Advisors: Maria Diuk-Wasser and Karen Seto
Aedes aegypti is the main dengue vector worldwide because of its close association with humans in tropical and sub-tropical urbanized areas. Given its role in the emergence of epidemic dengue, vector control methods have focused on controlling Ae. aegypti by eliminating artificial water containers that function as breeding sites. However, the efficacy of vector control methods has been limited in part by the presence of alternative natural container breeding species. In Puerto Rico, Ae. mediovittatus, a native mosquito species, is a competent dengue vector with a high rate of vertical transmission for all dengue virus serotypes. Its distribution is thought to overlap with that of Ae. aegypti in areas with both low-density housing and the presence of trees.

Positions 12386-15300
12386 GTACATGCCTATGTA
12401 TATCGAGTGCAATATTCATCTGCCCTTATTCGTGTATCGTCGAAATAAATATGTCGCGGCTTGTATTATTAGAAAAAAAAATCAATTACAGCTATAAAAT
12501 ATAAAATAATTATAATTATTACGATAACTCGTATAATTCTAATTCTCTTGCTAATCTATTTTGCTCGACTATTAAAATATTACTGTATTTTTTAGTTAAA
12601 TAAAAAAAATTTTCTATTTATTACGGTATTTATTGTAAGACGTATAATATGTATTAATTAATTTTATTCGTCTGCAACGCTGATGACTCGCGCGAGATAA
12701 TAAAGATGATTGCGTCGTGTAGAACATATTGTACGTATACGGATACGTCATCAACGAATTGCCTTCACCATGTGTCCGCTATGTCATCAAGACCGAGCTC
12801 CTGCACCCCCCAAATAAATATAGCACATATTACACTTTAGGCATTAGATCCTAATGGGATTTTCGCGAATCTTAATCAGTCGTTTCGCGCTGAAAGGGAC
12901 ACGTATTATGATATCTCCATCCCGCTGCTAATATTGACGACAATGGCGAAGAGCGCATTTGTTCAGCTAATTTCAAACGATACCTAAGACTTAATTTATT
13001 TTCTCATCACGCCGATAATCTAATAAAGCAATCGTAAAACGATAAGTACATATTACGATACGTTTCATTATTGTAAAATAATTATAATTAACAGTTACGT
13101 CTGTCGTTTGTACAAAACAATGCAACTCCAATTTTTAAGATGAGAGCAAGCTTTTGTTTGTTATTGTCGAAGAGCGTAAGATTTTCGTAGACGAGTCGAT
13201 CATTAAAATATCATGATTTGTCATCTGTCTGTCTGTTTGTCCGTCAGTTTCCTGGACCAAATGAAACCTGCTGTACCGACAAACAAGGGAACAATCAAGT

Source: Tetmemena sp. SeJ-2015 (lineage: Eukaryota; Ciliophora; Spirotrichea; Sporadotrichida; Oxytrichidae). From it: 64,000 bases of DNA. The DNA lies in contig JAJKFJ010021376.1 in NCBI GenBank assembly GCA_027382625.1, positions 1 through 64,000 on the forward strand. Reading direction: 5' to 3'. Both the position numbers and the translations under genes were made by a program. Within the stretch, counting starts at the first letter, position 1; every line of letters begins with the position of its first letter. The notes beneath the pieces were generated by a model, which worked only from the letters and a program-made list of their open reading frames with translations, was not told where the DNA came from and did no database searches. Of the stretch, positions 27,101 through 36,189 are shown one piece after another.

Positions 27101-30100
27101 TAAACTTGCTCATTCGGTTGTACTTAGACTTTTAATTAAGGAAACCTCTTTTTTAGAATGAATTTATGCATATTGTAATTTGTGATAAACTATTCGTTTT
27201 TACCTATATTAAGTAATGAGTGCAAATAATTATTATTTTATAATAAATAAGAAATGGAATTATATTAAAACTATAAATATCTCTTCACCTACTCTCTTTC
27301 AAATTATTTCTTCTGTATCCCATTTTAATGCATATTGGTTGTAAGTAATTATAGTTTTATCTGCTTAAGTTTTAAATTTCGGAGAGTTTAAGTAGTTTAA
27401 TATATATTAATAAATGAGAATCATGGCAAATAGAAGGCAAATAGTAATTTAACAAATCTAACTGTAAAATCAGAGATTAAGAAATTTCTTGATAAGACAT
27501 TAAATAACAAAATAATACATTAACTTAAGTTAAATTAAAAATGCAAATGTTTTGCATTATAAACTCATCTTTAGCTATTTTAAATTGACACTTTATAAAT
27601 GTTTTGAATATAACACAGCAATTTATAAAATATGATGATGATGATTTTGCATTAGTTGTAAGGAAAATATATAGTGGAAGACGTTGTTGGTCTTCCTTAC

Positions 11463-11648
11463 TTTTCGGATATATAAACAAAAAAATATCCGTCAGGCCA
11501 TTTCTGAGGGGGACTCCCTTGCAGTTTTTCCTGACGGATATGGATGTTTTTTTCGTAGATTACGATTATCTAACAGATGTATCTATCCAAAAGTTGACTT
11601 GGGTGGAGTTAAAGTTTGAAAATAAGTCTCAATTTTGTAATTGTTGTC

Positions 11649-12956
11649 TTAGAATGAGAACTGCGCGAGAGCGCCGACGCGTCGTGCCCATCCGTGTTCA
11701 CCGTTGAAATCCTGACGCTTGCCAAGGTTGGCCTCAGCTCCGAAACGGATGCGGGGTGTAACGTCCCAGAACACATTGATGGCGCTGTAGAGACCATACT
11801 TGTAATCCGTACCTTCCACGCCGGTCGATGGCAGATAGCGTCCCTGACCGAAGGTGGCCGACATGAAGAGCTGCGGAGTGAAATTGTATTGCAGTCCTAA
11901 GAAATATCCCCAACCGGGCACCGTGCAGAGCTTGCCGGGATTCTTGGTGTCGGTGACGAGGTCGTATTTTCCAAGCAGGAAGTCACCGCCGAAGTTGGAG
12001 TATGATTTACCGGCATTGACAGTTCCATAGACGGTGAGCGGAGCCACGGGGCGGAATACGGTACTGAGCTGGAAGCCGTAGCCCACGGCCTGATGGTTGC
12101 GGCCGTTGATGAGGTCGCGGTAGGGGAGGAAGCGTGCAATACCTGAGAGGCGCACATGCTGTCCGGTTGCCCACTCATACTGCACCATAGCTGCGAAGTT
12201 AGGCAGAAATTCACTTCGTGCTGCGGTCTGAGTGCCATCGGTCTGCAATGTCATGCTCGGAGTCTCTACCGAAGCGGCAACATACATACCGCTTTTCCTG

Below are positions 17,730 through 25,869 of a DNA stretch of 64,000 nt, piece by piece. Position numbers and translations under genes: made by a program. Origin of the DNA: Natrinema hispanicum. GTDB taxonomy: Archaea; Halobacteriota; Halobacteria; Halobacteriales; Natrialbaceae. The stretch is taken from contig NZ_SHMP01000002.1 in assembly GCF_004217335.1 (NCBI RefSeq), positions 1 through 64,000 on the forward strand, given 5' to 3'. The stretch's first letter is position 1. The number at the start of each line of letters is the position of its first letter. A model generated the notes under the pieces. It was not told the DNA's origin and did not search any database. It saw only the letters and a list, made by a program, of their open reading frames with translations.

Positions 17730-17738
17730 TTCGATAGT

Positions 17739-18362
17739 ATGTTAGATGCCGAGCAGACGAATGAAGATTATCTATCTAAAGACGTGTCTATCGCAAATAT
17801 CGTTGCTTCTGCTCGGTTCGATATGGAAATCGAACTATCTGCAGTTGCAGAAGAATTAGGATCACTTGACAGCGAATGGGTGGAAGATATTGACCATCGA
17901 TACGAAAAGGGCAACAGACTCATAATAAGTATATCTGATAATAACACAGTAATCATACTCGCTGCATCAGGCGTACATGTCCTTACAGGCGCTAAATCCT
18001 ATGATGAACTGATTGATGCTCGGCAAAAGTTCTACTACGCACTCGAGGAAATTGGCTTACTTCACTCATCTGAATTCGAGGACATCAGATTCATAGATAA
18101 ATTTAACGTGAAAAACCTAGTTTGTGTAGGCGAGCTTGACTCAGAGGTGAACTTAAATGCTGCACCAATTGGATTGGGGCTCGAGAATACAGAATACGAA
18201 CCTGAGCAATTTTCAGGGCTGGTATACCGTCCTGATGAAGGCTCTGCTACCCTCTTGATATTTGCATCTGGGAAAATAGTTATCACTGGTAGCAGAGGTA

The primary goal of this research is to use geospatial analytical tools to describe the environmental drivers that shape the habitat of important vectors of dengue viruses in Patillas, Puerto Rico. Sentinel traps will be used to collect and measure density of adult mosquitoes in Patillas. Using a GIS, the distribution of both Ae. aegypti and Ae. mediovittatus will be mapped and special attention will be given to areas of overlap. The second goal of this project is to explore the use of remotely sensed imagery to detect environmental features linked to presence of Ae. aegypti, Ae. mediovittatus, and co-occurrence. Environmental variables will be assessed at different spatial scales using multiple remote sensed images at different spatial resolutions. Using these geospatial tools to define environmental features linked to co-occurrence provides the opportunity to focus intervention efforts to areas of high risk, especially important in resource poor locations.